This is not the only time this has occurred. Again and again when humans find themselves in the worst conditions, they still manage to make art. During World War II art was made in the concentration camps and POW camps. Artists took bits of charcoal or a stub of pencil and created images. Some of them were made to document their suffering and others were made as a means of mental escape. These artists put themselves in terrible peril to make this art, and it took energy away from their strategies of survival.
One such artist was Benjamin Charles Steele (1917). Steele was stationed in the Philippines in WWII. He survived the Bataan death march as well as internment at Cabanatuan. (This was the largest POW camp on foreign soil; 9,000 people lived there; 3,000 Americans died there. The death rate was at 38%). Steele survived dysentery, pneumonia, blood poising, and forced labor. When assigned to the Tayabas Road Detail, Steele worked in the jungle without water or food and was the only one out of fifty people to survive. At some point, Steele began to make drawings of his fellow prisoners as an act of honor towards them. In her essay on Steele, author Penny Ronning states that “with no formal art training, Ben began to draw on whatever scraps of paper he could find images of what his eyes had seen and his mind worked overtime to process. These drawings were Ben’s way to honor his fallen comrades and record his experiences. At risk of death if discovered, Ben continued to pay tribute by secretly drawing the bravery of each soldier facing the most horrific of human cruelty. Sadly, all but two of Ben’s drawings were lost on a transport ship” (2)
Following Steele’s heroism, as well as the many other artists who have come before and after him, having been compelled to make art despite the circumstances; one must therefore, come to the conclusion that art is somehow linked to the most elemental parts of our humanity. It is linked in a way that goes deeper than societal conventions. It is rooted far down within our souls; down there with our instincts to survive, to procreate and to exist. It must be on the same level as the ant’s instinct to dig or the bee’s instinct to build honeycomb. The artist is compelled to examine his world and attempt to explain it through his unique vision and participation in life. As Carl Jung put it:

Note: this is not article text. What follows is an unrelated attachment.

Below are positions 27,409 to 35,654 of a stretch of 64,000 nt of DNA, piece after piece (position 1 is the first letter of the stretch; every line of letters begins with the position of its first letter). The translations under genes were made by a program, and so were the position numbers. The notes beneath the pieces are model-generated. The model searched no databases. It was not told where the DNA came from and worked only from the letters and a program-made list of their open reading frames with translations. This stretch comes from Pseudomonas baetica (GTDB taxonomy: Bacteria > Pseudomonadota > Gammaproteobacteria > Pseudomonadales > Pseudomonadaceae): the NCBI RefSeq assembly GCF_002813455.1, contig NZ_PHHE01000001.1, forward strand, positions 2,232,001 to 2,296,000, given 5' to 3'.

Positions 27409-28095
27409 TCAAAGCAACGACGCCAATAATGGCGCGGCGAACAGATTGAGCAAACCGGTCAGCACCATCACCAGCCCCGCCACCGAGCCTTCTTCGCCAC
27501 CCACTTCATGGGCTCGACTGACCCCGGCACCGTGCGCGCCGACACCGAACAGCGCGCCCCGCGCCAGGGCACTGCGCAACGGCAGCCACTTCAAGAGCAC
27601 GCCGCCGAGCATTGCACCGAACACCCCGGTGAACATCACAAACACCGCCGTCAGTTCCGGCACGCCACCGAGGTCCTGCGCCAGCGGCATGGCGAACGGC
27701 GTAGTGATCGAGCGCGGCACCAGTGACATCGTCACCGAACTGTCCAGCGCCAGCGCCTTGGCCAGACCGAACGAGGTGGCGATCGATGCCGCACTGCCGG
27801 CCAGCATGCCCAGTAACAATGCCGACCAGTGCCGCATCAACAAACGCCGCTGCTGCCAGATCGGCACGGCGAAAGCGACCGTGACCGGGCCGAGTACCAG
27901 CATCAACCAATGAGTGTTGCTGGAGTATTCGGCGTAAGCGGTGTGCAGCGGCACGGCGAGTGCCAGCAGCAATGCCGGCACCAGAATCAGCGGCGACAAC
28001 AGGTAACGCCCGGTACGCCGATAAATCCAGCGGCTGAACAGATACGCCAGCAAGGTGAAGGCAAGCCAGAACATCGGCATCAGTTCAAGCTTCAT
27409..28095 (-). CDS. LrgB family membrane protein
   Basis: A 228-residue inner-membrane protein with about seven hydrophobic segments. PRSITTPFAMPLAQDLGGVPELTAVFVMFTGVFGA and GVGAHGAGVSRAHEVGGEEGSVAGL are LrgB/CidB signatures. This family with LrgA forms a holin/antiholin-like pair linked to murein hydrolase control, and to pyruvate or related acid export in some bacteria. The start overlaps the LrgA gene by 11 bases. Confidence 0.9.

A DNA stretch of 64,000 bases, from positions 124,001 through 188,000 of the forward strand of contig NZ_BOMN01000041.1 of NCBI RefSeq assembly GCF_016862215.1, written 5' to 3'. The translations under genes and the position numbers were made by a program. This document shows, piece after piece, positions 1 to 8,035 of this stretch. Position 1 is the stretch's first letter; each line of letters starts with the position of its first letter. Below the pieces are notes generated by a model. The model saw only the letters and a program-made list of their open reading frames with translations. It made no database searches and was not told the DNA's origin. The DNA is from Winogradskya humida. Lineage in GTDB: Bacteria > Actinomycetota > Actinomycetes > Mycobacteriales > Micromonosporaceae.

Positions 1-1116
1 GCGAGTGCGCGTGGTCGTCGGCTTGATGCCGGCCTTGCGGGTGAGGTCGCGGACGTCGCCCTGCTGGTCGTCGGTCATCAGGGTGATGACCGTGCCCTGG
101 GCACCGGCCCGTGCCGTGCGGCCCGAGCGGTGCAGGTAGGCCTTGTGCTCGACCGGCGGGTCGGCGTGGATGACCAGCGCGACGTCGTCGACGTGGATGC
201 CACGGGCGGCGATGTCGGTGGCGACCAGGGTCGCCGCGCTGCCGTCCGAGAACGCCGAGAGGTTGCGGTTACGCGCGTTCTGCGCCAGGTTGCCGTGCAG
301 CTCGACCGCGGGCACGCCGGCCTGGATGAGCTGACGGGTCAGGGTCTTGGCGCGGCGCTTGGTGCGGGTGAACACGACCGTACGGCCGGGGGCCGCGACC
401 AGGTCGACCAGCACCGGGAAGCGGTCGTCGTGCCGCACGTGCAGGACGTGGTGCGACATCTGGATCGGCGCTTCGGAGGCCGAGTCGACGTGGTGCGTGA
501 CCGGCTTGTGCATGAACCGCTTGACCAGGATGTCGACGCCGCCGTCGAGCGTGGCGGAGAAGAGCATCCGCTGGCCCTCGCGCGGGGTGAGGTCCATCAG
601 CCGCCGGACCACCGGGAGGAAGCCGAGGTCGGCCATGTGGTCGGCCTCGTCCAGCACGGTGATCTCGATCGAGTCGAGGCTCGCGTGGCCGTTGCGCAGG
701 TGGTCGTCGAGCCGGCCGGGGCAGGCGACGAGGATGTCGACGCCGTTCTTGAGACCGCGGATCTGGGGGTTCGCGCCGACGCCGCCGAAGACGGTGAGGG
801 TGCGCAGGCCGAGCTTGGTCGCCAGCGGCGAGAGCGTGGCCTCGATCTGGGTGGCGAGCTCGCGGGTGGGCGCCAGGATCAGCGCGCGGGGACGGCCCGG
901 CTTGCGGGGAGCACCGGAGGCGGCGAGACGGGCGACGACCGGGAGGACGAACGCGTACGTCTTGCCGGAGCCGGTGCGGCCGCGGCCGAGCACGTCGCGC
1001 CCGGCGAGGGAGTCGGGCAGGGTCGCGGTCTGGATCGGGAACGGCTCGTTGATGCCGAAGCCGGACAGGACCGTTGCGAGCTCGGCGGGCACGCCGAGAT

“Every creative person is a duality or a synthesis of contradictory aptitudes. On the one side he is a human being with a personal life, while on the other side he is an impersonal, creative process… The artist is not a person endowed with free will who seeks his own ends, but one who allows art to realize its purposes through him. As a human being he may have moods and a will and personal aims, but as an artist he is ‘man’ in a higher sense–he is ‘collective man’–one who carries and shapes the unconscious, psychic life of mankind. To perform this difficult office it is sometimes necessary for him to sacrifice happiness and everything that makes life worth living for the ordinary human being.” (3.)
So then, back to the initial question: why would anyone become an artist? Perhaps a better question might be, why would anyone choose not to become an artist? It is a wonderful calling that goes well beyond the artist’s ability to make money or fit easily within societal conventions of success. It is a vital component of being fully human.